My whole life I have had to listen to ignorant comments and teasing, but never like what happened to me in middle school.
In Grade 7, I walked into class one day to discover that my desk was filled with one of my top allergens – pistachios. I was terrified and ran out of the room before I touched anything. Later on that day, I found out from school staff that the nuts were hidden all over the classroom. The students who did this were eventually found out and punished, but they told me that they had their “reasons”.
It seems I was an inconvenience. They wanted to be able to bring nuts to school – so they were trying to use “population control”! The kids were suspended and had their parents come in for a meeting with the school administration.
Through many situations I have been told insensitive things, such as that I am not “designed to live”, I should be home-schooled, to “get over it”, live in the real world and that my allergies are not other people’s problem.
Standing Up for Ourselves
When I was younger, I might brush off these remarks, as much as they stung. But no more. I refuse to accept this. This is my real world, it’s the people who are so selfish that are not in the real world. As human beings, we all need help at some point. All I am asking people to do on my account is to be considerate and kind. Why is that so hard?
A message to the bullies out there: get educated and be compassionate. Everyone is different. No one is immune to a tragedy or a challenge; one can happen at any moment and change your life forever. Why not spend your time on this Earth making it a better place, being kind and respectful instead of spreading hate and hurt?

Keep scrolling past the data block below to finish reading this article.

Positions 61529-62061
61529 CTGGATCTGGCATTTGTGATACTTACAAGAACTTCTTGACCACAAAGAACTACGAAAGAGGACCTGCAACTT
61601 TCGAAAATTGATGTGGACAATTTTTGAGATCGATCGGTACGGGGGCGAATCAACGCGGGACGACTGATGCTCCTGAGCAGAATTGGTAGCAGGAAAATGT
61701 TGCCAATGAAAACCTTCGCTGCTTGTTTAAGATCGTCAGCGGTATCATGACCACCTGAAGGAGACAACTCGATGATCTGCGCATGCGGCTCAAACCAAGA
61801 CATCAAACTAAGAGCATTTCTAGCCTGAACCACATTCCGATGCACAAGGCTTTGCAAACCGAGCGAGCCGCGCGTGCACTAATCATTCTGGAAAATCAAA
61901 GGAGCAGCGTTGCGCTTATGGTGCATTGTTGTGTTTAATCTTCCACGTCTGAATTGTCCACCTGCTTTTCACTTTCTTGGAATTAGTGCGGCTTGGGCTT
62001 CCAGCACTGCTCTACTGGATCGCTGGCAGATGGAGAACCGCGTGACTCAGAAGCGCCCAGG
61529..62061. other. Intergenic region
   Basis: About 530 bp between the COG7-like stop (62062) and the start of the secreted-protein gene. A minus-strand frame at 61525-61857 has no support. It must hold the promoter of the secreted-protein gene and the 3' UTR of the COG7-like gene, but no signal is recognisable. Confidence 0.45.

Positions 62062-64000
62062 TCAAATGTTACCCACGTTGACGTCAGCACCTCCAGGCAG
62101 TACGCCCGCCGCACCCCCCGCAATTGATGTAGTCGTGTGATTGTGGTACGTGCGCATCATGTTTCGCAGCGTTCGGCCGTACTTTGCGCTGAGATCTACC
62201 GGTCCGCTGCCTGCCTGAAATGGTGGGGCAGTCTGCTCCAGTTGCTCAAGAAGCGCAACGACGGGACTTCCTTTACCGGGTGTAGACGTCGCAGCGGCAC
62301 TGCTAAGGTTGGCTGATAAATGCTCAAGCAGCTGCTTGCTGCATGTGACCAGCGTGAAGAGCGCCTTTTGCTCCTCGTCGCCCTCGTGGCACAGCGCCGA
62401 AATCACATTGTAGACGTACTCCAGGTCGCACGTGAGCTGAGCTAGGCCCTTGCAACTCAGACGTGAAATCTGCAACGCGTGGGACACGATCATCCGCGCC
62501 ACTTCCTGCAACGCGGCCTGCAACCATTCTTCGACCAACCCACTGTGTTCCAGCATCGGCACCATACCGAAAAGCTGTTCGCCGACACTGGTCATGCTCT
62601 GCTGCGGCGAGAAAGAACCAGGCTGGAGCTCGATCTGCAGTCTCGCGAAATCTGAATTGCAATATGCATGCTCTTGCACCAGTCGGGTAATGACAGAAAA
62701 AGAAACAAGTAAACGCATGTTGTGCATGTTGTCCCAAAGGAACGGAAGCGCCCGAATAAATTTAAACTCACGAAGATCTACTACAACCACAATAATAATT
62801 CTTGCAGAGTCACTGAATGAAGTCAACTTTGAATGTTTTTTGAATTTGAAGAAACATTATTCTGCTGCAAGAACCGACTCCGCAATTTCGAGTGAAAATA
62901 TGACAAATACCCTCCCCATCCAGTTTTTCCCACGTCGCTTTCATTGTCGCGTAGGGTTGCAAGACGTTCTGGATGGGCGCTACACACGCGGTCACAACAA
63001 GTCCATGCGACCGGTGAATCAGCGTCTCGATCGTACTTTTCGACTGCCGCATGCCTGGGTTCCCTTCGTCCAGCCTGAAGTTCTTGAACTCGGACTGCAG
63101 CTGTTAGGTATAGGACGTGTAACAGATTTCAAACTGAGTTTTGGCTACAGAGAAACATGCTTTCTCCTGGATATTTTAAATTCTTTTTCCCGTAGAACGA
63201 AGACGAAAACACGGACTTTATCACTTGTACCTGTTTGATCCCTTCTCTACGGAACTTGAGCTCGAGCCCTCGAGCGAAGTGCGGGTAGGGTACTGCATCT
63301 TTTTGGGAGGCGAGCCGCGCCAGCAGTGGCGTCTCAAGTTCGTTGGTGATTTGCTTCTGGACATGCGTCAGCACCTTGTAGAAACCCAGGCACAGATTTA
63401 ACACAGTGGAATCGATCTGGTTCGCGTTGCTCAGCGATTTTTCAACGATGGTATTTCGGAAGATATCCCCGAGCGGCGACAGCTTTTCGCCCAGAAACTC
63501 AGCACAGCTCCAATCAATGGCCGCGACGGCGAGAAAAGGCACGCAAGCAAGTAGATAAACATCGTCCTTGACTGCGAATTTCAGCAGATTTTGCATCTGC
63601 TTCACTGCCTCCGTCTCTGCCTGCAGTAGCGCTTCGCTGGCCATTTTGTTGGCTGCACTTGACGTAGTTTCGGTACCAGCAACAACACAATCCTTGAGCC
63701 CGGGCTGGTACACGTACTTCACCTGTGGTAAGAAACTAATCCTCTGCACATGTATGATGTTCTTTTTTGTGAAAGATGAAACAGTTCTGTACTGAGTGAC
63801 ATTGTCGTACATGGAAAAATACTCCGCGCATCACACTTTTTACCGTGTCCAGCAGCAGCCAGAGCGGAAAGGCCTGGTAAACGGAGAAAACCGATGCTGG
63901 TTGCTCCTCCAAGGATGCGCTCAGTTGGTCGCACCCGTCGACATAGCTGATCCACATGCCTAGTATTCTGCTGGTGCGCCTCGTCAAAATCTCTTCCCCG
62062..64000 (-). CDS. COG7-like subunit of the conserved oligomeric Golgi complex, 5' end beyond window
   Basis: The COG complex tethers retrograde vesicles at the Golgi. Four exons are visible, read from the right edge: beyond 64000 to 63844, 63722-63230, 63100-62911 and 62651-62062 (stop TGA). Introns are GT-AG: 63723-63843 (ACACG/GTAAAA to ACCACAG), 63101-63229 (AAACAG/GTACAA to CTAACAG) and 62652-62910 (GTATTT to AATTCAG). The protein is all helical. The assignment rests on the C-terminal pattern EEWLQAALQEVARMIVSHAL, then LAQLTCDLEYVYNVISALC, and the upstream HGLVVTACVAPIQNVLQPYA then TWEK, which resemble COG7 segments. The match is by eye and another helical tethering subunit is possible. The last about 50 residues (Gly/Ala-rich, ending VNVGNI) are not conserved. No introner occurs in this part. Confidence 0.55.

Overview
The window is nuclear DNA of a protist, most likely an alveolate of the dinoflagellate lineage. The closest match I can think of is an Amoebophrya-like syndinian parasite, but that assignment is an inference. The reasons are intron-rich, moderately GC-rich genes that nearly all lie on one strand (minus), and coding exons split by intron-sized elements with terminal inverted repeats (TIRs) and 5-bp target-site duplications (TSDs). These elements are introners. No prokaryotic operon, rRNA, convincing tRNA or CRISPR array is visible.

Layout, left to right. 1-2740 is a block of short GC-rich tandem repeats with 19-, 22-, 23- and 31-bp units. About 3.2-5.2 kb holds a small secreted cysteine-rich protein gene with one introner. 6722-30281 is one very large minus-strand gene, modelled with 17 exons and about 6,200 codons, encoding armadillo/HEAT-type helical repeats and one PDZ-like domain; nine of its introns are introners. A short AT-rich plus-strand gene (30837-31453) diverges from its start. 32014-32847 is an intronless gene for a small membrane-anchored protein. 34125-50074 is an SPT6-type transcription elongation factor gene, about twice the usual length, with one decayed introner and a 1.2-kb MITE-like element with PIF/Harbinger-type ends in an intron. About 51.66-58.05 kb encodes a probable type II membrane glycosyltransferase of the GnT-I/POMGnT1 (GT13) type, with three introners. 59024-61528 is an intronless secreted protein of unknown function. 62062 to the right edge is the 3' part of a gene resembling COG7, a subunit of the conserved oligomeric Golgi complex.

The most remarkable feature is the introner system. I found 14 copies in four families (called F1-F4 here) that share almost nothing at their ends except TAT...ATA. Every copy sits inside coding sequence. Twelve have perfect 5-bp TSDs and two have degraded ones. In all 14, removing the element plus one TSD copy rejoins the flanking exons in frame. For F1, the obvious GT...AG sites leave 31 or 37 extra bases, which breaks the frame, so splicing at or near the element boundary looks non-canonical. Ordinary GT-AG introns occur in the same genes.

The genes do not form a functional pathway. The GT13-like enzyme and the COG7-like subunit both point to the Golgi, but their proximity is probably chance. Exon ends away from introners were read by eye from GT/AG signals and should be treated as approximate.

To other teens with severe food allergies, I hope you have learned, as I have, that standing up for ourselves is the right thing to do and it is empowering. Beyond that, I think it is also something we have to do, to show others that, despite our issues around food, we are just like everyone else.
And like anyone else, we deserve respect. So stand strong, enlist your parents to help, and stand up to the people who would try to bring us down. They don’t get to win. After all, we know we are capable of amazing things. We are much more than the list of our food allergies.
Erika Dacunha is a Grade 11 student who lives in Toronto.
• Allergic teens talk bullying, TV item features Erika.
• Food Allergy Bullying on the Rise, Allergic Living’s indepth feature
• I’m the Girl with Multiple Food Allergies, also by Erika Dacunha.
Got a story to tell? See: How to submit a story idea to allergicliving.com.